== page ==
Revelation 4; Nehemiah 5:1-7:4; Psalm 99
The Jews in exile, while they were mostly allowed to live freely, were still under the rule of foreigners. Many were slaves whose families had been captured during Nebuchadnezzar’s conquering of Judah. One of the things that the return to Jerusalem brought for the Jews was a chance for some autonomy. They were still subject to taxation. They still had to follow the king. Now, however, they had some space to breathe.
There was a problem, though. A drought arose and those who were on the lower end of the economic scale soon needed to do something to pay their bills – especially the tax to the king. So, they sold lands and borrowed money from those who were wealthy. Soon that wasn’t enough and they ended up selling themselves or their children into slavery to make ends meet. They not only had no money, they had no means to make money and they were caught in an endless cycle of poverty and enslavement.
They cried out to Nehemiah. “Although we are of the same flesh and blood as our countrymen and though our sons are as good as theirs, yet we have to subject our sons and daughters to slavery. Some of our daughters have already been enslaved, but we are powerless, because our fields and our vineyards belong to others.” (Nehemiah 5:5)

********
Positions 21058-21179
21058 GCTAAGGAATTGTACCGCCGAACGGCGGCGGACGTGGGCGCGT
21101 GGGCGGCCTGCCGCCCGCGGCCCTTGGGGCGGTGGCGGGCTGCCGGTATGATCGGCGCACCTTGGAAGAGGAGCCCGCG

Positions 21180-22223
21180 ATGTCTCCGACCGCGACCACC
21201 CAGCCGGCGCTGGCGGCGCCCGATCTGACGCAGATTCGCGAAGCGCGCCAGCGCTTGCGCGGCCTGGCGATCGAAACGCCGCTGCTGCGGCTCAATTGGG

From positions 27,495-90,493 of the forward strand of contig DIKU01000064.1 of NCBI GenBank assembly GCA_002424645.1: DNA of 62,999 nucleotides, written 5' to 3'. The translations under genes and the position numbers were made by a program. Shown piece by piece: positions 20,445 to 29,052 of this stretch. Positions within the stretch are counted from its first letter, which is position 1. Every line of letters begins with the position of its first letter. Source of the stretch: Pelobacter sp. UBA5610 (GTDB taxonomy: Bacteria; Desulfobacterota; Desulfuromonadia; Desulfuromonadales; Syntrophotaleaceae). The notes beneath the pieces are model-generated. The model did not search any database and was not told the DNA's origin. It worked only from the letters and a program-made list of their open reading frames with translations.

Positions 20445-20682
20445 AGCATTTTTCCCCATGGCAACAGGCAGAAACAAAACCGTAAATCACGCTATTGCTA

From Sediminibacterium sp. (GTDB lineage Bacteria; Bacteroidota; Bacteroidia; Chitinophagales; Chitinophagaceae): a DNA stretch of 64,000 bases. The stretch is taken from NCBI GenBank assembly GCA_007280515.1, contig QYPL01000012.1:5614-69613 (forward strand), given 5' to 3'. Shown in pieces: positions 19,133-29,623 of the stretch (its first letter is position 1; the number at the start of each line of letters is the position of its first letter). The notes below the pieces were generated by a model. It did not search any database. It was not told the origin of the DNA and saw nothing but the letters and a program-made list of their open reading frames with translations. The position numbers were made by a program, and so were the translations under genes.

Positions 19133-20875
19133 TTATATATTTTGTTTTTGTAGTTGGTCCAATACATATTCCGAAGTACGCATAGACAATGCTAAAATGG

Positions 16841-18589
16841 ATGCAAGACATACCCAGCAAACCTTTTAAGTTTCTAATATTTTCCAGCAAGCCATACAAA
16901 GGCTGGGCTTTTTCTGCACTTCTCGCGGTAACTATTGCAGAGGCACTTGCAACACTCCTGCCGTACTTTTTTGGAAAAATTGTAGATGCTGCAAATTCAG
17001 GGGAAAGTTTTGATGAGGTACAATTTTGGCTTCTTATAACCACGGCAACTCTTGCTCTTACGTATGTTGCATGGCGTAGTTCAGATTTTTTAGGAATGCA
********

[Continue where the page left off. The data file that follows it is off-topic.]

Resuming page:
Once Nehemiah heard this, the fix was in. He worked with the nobles and the other wealthy to get them to stop charging exorbitant interest and return the lands so that they had a means of caring for themselves. There is a two-pronged message here: 1) care for the poor to help them survive; 2) give the poor the ability to create income and restore their dignity as human beings. It is a reminder to us today as we seek ways to care for the poor and help them maintain the dignity that God has given to all human beings.
My God, there are so many in poverty today. Help us care for those in need in a way that will restore their dignity as Your children.